Increased access to deep brain stimulation for Parkinson’s patients

Haider Nayani / February 5th, 2019

Parkinson’s symptoms impact the motor system, interrupting normal patterns of movement. (labiotech.eu)

There are 70 British Columbians currently on a wait list for Deep Brain Stimulation, and today they received some promising news. The province announced that the number of people who will receive DBS to treat Parkinson’s Disease will increase to 72. This is double the amount of procedures that were performed 2 year ago. Dr. Gary Redekop from the department of surgery at UBC praised the move.

“For patients with Parkison’s disease who live with it every day, whose symptoms are not controlled by medication..DBS is life changing. It’s life changing for the patients, it’s life changing for their families, they reintegrate into normal life, and they move on.” – Dr. Gary Redekop, Head, Department of Surgery, UBC

Parkinson’s is a degenerative disorder of the central nervous system, which primarily attacks the motor system. Uncontrollable shaking, slowness and a difficult time walking are all early symptoms.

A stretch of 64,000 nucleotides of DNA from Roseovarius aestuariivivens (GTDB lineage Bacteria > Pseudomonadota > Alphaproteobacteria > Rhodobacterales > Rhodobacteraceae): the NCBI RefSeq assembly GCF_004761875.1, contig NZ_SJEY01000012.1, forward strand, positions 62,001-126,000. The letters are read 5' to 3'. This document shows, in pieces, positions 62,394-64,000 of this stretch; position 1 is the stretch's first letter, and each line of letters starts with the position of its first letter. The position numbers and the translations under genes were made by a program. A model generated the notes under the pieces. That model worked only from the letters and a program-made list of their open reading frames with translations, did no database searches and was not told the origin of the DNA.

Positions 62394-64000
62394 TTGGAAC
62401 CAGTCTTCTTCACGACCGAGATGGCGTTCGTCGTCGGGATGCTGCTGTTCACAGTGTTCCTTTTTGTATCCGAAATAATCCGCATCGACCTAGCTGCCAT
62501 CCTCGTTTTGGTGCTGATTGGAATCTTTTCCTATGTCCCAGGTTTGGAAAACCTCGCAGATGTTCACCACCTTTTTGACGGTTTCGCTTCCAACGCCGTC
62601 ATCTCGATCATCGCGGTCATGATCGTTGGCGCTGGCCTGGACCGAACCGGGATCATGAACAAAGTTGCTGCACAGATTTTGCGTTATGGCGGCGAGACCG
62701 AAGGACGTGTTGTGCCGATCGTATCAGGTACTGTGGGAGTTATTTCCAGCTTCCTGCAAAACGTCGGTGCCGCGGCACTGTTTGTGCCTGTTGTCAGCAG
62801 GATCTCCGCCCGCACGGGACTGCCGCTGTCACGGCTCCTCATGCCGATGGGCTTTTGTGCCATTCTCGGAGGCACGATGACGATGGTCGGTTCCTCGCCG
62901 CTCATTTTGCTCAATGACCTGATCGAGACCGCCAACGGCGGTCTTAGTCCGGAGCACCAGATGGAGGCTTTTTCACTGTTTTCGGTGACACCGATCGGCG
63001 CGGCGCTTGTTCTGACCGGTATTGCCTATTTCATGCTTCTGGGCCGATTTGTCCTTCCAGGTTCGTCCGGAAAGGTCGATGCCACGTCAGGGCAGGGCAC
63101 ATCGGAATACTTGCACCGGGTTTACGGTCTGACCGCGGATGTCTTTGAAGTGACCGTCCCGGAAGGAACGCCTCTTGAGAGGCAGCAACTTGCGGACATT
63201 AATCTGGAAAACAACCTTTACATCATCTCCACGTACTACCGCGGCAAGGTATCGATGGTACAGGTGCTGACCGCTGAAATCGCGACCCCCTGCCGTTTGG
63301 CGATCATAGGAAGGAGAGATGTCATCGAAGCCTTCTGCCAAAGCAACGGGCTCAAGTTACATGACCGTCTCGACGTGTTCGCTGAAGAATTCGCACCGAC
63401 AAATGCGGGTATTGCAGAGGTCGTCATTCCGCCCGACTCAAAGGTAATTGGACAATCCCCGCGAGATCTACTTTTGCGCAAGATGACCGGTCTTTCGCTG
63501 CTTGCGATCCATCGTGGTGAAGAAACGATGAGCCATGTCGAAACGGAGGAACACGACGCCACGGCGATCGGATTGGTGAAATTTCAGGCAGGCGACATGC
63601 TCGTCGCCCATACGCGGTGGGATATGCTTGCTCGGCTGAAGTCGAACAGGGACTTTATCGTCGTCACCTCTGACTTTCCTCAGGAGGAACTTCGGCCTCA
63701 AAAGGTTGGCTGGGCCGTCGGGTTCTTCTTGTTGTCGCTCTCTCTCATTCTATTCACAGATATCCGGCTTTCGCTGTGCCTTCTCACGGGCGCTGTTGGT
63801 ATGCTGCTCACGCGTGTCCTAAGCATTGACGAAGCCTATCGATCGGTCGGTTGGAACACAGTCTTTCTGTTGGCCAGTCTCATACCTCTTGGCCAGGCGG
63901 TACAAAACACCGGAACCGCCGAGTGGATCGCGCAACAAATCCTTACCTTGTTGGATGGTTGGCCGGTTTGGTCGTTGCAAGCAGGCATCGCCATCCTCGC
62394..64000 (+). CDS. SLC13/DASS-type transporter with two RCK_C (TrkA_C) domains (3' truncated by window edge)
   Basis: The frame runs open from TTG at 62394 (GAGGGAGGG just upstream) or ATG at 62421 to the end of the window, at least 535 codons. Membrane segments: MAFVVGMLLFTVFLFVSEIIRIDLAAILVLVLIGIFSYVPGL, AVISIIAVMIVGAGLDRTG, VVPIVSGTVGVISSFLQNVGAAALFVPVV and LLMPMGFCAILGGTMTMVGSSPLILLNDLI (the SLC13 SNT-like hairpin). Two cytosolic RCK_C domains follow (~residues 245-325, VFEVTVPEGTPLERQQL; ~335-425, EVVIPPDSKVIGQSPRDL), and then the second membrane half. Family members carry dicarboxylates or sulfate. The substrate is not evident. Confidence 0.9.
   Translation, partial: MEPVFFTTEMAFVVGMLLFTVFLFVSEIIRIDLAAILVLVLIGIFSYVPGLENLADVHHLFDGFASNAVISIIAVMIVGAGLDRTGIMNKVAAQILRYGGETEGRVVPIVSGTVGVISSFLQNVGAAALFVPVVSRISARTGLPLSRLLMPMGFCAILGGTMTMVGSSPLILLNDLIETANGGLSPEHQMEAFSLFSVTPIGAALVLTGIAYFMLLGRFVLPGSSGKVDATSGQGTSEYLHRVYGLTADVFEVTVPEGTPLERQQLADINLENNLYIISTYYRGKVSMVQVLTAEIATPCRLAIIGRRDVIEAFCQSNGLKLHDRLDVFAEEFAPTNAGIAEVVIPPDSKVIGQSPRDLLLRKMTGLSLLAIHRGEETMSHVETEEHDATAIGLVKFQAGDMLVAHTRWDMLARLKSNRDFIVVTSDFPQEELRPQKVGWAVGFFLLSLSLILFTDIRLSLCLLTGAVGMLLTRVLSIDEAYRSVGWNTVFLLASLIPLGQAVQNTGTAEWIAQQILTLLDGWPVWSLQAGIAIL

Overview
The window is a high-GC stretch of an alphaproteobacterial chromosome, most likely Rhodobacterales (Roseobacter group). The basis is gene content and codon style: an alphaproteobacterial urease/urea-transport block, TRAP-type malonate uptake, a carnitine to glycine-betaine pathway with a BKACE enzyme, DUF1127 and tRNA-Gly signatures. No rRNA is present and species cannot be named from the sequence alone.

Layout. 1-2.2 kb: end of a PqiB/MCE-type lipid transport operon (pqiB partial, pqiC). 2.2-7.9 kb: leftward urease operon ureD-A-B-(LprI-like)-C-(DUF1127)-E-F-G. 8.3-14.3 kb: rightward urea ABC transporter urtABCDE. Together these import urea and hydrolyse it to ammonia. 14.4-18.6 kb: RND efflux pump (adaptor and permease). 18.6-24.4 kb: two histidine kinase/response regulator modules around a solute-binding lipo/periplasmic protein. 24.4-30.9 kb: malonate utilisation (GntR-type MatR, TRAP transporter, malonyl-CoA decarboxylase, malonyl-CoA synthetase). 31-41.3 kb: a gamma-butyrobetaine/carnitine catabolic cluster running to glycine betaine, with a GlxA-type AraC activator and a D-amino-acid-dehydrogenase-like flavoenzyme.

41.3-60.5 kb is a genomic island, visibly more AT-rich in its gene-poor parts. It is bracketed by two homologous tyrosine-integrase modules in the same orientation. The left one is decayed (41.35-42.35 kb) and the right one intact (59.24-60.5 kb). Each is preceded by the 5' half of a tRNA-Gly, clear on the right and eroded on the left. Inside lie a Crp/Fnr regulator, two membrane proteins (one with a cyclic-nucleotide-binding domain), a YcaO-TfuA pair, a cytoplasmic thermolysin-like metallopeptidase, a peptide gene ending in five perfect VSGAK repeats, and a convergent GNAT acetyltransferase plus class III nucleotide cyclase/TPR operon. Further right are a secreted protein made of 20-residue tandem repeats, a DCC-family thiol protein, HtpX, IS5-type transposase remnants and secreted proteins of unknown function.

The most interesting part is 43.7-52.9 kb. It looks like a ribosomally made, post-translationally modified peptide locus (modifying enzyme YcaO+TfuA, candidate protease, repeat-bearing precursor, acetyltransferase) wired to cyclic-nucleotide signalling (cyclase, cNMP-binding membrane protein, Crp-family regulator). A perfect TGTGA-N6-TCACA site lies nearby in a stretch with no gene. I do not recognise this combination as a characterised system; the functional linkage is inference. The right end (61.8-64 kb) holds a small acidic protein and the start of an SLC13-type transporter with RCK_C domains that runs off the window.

As the disease advances, cognitive problems can also begin. Oftentimes, depression and anxiety can also develop. There is currently no cure, and when medications are ineffective, patients can turn to Deep Brain Stimulation.

An x-ray of a patient undergoing deep brain stimulation. (wikipedia)

In DBS, electrodes are implanted in the brain, and target specific areas which control motor function. Electrical pulses are delivered via the electrodes to these areas. It is thought that DBS interferes with the abnormal electrical signaling in the brain which contributes to Parkinson’s.

Though DBS can be quite effective in not only treating Parkinson’s, but also dystonia, obsessive-compulsive disorder and epilepsy, it is not without potential complications, such as hallucinations, cognitive dysfunction and infection.

Minister of health Adrian Dix says the new program will be established at UBC hospital and will see increased operating room time as well as an additional neurosurgeon currently being recruited.